In the shadow of your wings…


Photo by Gary Bendig on Unsplash

One of the liturgies I regularly use features the imagery of the ‘shadow of God’s wings’.

I don’t know if you’ve ever thought of God as having wings, but it’s not an uncommon reference in the Old Testament.  Perhaps the writers envisaged God as looking like an angel, which do have wings in popular imagination, or possibly one of those winged lion statues like one sees in museums.  Of course, it’s all anthropomorphism anyway since God may not have a visible presence at all, or can self-manifest in whatever way He wills.

Reference to God’s wings is usually linked to protection, such as a bird sheltering its chicks under its wings (Psalm 91:4, Matthew 23:37), or to God carrying his children as if on wings (Exodus 19:4, Deuteronomy 32:11).  But most of the verses refer to the shadow of the wings, as if snuggling close to God for safety in time of danger.  Four of these references occur in Psalms of David, with a fifth using the closely-linked concept shelter:

Ps 17:8 – hide me in the shadow of Your wings

Ps 36:7 – And the children of men take refuge in the shadow of Your wings

Ps 57:1 – in the shadow of Your wings I will take refuge until destruction passes by.

Ps 61:4 – let me take refuge in the shelter of Your wings

Ps 63:7 – For You have been my help, and in the shadow of Your wings I sing for joy.

It will benefit us to study the Hebrew word translated as wings.  It is ‘kanaph’, which can literally mean wings, with particular reference to the covering or protection they afford rather than flight.  The word can also be translated end, as in ‘the ends of the earth’ (Job 37:3) or corners, as in ‘the four corners of the earth’ (Isaiah 11:12).  It is this sense of corners that is of interest to us, as it is also used in this sense Numbers 15:38 – “they shall make for themselves tassels on the corners of their garments.”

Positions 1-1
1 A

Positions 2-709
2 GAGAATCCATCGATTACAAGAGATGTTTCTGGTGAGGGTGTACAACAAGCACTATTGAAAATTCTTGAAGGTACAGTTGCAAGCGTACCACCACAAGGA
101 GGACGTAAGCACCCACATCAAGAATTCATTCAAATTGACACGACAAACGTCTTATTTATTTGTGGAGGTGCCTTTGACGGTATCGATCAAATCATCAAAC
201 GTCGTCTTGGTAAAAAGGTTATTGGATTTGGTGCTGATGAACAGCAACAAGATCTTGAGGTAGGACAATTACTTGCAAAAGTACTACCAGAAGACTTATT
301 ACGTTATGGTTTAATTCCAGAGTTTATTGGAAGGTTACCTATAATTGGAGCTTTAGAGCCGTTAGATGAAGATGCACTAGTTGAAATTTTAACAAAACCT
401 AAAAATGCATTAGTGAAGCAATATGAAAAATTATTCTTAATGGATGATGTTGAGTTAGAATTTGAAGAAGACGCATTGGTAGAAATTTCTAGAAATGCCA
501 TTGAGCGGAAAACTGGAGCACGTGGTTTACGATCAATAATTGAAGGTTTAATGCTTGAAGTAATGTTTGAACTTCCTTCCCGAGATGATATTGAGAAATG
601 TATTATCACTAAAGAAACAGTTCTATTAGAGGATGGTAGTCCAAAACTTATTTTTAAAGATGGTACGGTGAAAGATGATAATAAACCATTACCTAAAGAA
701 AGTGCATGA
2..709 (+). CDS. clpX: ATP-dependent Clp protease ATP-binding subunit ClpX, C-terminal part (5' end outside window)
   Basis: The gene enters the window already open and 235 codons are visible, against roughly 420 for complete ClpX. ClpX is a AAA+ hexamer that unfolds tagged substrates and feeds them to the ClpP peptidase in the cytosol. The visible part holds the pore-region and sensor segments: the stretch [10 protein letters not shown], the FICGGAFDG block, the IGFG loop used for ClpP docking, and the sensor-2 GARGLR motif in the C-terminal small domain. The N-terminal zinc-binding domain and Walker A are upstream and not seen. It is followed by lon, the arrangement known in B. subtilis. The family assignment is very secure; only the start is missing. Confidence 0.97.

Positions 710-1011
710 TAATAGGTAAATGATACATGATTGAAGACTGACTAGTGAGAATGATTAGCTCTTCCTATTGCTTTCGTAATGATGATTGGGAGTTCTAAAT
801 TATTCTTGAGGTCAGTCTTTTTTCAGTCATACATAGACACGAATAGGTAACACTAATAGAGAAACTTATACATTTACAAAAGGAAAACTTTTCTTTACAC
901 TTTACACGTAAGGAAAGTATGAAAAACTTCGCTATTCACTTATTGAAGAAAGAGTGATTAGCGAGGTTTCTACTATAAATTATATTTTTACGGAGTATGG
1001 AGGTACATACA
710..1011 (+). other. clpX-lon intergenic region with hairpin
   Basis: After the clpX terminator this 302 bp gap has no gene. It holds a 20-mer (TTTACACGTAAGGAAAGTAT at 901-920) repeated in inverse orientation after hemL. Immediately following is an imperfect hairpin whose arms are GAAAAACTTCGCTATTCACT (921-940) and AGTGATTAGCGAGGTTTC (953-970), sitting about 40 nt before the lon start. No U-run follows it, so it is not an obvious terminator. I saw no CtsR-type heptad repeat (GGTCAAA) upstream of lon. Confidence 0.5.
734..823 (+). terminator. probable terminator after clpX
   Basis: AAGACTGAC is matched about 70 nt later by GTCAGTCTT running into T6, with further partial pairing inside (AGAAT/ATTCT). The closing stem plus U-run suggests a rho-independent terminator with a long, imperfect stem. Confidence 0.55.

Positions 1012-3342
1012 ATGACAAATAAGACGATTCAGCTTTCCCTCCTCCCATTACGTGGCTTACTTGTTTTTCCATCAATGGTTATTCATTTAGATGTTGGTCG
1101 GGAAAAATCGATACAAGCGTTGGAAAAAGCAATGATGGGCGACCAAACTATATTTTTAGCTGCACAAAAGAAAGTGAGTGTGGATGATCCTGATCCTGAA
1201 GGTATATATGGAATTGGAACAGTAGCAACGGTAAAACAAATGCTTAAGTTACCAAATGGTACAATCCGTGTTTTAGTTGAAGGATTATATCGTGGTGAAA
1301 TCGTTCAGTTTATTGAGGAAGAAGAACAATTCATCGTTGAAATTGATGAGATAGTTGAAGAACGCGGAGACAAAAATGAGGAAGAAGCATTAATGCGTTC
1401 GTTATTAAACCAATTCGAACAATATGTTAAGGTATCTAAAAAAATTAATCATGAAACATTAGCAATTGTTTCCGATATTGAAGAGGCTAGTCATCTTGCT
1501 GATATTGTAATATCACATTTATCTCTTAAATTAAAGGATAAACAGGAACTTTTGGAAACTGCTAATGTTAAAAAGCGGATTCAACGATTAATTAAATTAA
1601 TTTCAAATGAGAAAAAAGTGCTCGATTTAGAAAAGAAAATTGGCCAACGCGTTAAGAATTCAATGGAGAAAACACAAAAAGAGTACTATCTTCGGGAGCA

This word is still used in this sense in modern Hebrew to describe the corners of the shawl (‘Tallith’), which men wear when they prayer, to which the knotted tassels connect.  This may explain why a sick woman pushed her way through a crowd simply to touch the hem of Jesus’ cloak in the hope of being healed (Matthew 9:20-22).  She knew the Hebrew scripture which says “The Sun of righteousness will arise with healing in his wings” (Malachi 4:2) and understood the alternative translation which she applied to Jesus.

Given this connection, we are quite justified in translating the verses above as “in the shadow of your corners – perhaps an allusion to a small child running to its father for protection and hugging his leg.  As the father protectively puts his arm round his child, the corner of his cloak covers the child, creating a shadow like a tent for the child to shelter safely in.

Perhaps the Bible writers didn’t imagine God as having wings at all.  Perhaps they imagined God as a strong father protecting his children.

“In the shadow of your cloak, I will sing your praises, O Lord”